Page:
I used to teach all of my employees the concept of a Trust Bank. A Trust Bank is just like an institution that holds your money, and you can make deposits and withdraws in a variety of ways. The goal is to keep your Trust Account full at all times, and you do so by making regular deposits.
The first bank account I opened was with Harris Bank in Woodridge, IL. I was seven. I got a toaster for opening a new account (this was in the day when a broken toaster warranted a trip to a repair shop instead of a discount outlet. Any appliance that broke, even something like a toaster, could be repaired much more cheaply than it could be replaced).
Anyway, I put my money in my account. So we’re clear: the money was MINE, the bank merely held it for me. However, it wasn’t easy to do anything with that money. First, the bank was located across a busy road, 75th Street, and when I ran across the highway I became the frog in a large-scale game of Frogger. Second, the bank had short hours, and I couldn’t always get to the bank when I needed cash. Finally, every transaction involved filling out a deposit or withdraw slip, and the only signature that unlocked MY money was a co-signature from my mom or dad’s. Curses!
As I got older, though, these limitations disappeared. Instead of running across the street, I drove. Instead of hoping to catch the bank open, I hit the ATM or used on-line banking. And I’m finally old enough to sign my own slips without needing permission from my parents to touch my money.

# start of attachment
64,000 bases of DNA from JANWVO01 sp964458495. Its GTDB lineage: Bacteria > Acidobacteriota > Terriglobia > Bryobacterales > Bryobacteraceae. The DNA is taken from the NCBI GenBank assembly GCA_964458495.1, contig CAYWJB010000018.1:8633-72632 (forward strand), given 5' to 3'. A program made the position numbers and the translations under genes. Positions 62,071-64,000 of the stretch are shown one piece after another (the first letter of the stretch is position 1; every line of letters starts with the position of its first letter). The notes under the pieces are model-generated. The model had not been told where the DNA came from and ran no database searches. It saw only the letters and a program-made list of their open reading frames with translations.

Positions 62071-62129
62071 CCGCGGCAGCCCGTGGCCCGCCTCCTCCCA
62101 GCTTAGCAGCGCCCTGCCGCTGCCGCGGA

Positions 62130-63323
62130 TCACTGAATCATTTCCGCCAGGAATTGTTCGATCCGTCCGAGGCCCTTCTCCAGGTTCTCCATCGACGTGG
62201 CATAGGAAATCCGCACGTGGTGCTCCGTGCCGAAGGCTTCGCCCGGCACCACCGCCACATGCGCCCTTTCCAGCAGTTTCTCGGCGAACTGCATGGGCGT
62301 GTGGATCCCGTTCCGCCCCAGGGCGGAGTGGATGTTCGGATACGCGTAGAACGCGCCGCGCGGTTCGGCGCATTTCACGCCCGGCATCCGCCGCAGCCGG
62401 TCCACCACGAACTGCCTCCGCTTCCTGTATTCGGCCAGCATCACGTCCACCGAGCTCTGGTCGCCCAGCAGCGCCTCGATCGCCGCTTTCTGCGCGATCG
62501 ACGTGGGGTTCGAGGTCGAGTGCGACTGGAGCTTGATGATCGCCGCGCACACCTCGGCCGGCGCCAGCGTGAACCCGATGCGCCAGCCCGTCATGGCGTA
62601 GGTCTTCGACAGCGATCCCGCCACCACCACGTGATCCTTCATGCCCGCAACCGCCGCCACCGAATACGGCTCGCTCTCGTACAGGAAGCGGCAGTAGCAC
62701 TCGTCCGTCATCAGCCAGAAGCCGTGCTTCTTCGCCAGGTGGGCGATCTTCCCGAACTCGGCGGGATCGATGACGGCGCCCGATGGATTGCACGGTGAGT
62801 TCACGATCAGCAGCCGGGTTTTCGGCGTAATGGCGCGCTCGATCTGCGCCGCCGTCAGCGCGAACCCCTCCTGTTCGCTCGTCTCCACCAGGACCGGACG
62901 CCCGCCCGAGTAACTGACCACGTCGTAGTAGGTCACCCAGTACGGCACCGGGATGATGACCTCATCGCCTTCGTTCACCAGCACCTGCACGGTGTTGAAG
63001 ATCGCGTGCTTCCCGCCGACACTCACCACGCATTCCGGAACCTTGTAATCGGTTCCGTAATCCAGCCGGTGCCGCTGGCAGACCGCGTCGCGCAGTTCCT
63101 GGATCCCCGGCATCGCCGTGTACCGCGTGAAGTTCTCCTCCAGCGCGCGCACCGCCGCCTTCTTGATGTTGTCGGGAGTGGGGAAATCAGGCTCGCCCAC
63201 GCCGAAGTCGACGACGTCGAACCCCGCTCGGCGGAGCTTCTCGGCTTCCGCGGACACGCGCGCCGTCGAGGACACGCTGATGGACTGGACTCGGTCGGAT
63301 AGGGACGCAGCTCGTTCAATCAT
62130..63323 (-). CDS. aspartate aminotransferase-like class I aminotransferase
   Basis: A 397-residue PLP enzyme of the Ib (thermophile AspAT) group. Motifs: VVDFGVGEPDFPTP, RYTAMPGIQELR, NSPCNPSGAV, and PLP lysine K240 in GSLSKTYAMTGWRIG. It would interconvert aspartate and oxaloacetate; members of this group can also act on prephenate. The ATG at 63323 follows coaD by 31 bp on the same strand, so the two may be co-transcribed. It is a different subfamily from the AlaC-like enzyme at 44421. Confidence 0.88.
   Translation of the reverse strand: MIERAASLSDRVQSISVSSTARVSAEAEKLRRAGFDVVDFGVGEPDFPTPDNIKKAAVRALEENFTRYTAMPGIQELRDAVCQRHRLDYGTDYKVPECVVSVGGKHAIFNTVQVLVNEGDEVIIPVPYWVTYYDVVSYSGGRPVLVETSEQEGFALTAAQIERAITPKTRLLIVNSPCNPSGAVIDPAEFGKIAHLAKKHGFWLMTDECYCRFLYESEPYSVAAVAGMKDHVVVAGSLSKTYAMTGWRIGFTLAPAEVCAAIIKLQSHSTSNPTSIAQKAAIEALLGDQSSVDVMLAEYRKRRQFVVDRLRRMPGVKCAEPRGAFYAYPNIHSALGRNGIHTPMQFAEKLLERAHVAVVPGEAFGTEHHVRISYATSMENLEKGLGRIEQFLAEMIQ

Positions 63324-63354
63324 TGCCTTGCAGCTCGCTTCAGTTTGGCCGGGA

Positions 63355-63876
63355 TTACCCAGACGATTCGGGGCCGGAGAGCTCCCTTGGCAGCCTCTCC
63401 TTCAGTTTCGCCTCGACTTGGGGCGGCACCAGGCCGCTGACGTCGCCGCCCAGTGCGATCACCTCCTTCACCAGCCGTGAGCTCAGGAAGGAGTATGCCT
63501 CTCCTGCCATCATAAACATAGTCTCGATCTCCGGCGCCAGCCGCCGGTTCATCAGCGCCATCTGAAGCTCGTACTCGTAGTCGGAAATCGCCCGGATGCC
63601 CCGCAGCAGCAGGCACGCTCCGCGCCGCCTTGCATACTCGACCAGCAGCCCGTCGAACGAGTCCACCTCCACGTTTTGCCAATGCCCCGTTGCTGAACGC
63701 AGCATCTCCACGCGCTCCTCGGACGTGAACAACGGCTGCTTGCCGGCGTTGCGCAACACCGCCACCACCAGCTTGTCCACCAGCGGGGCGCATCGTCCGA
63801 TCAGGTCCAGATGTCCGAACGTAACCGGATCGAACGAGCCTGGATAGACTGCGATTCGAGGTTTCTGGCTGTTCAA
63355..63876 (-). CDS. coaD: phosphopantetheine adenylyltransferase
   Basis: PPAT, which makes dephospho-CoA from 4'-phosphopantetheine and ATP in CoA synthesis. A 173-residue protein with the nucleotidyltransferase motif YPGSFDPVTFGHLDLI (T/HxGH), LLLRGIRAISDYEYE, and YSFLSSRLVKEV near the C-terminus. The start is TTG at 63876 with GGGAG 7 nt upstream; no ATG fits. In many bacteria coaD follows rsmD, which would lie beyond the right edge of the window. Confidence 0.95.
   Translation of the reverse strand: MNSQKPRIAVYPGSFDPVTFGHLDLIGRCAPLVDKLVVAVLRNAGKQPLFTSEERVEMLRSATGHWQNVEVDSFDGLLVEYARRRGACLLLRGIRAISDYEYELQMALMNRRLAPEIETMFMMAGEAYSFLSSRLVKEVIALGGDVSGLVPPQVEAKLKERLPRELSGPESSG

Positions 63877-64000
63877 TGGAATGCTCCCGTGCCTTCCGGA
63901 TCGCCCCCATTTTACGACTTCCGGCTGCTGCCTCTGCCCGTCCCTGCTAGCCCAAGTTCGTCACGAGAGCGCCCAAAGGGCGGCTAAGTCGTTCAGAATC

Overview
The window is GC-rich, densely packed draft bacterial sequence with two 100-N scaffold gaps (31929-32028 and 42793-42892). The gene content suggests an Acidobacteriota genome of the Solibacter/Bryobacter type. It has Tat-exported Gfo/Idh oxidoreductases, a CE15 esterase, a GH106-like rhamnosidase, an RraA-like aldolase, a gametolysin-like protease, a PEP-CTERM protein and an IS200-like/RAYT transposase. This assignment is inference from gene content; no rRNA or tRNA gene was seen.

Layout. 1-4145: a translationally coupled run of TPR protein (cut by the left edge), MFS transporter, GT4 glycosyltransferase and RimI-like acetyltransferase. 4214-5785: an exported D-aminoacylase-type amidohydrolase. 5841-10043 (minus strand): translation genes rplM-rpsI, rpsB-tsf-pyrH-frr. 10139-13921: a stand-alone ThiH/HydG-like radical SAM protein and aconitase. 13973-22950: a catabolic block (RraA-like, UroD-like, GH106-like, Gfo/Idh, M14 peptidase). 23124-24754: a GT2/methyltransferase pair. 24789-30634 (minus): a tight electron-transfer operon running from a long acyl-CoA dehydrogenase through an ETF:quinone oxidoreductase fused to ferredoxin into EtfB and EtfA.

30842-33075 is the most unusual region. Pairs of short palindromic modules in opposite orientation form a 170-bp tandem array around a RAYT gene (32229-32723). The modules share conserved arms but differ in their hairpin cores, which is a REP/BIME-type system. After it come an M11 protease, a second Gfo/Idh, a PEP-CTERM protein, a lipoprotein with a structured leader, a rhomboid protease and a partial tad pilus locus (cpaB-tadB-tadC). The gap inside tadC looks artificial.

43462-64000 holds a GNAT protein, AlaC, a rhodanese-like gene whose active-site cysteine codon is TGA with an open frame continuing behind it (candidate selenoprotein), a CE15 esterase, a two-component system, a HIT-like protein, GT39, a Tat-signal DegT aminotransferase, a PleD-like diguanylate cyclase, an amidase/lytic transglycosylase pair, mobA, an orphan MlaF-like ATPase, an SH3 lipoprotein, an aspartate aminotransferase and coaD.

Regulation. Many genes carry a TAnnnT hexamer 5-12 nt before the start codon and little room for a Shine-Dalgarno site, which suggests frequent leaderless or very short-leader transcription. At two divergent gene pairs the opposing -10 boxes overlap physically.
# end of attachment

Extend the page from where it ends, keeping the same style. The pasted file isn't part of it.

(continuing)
This is how the Trust Bank works, too. Think back to when you were a child. You were under constant supervision from an adult, likely a parent or two. You could make deposits and withdraws in your Trust Fund by either doing what you said you’d do (a deposit), or by not living up to your word (a withdraw). And when you were a child, every trust transaction could be confirmed with direct line-of-sight.
“Did you have a dry night, buddy?” a dad asks his toddler in the morning.
“Yeppers!” his boy nods with a smile.
Dad does a quick check and finds that his son is completely dry.
“Nice job, buddy!”
Dad does a quick check and finds the boy, his undies and his bed soaked.
“Um, let’s talk about what the word dry means…”
As the boy grows up, he has more opportunities to make Trust Bank deposits and withdraws, many of them remotely. He now has a phone, email, the ability to text. He can tell truths and lies without having to show up. If he makes enough deposits in his Trust Bank, he will seen and respected as a man of truth.
Here’s the catch: Trust is built and maintained with a lifetime of deposits. Truth truth truth truth truth truth. I might be able to guess that the next word in the series is going to be truth again, because the pattern has been firmly established. But if your pattern is truth truth truth truth lie truth, you can understand how that one withdraw called a LIE cashed in your Trust Fund.
Trust is built and maintained with a lifetime of deposits in truthfulness; trust is cashed out, the balance depleted, with one large withdraw. And then, you must begin building your account again…not with a zero balance, but from a starting position of debt. Get overdrawn too many times, you’ll find that you have zero credit. Not even a dog will wag its tail around you.
What’s in your Trust Bank? Are you known for the predictability of your deposits? Or are you known for making sudden, steep withdraws that make you untrustworthy to others?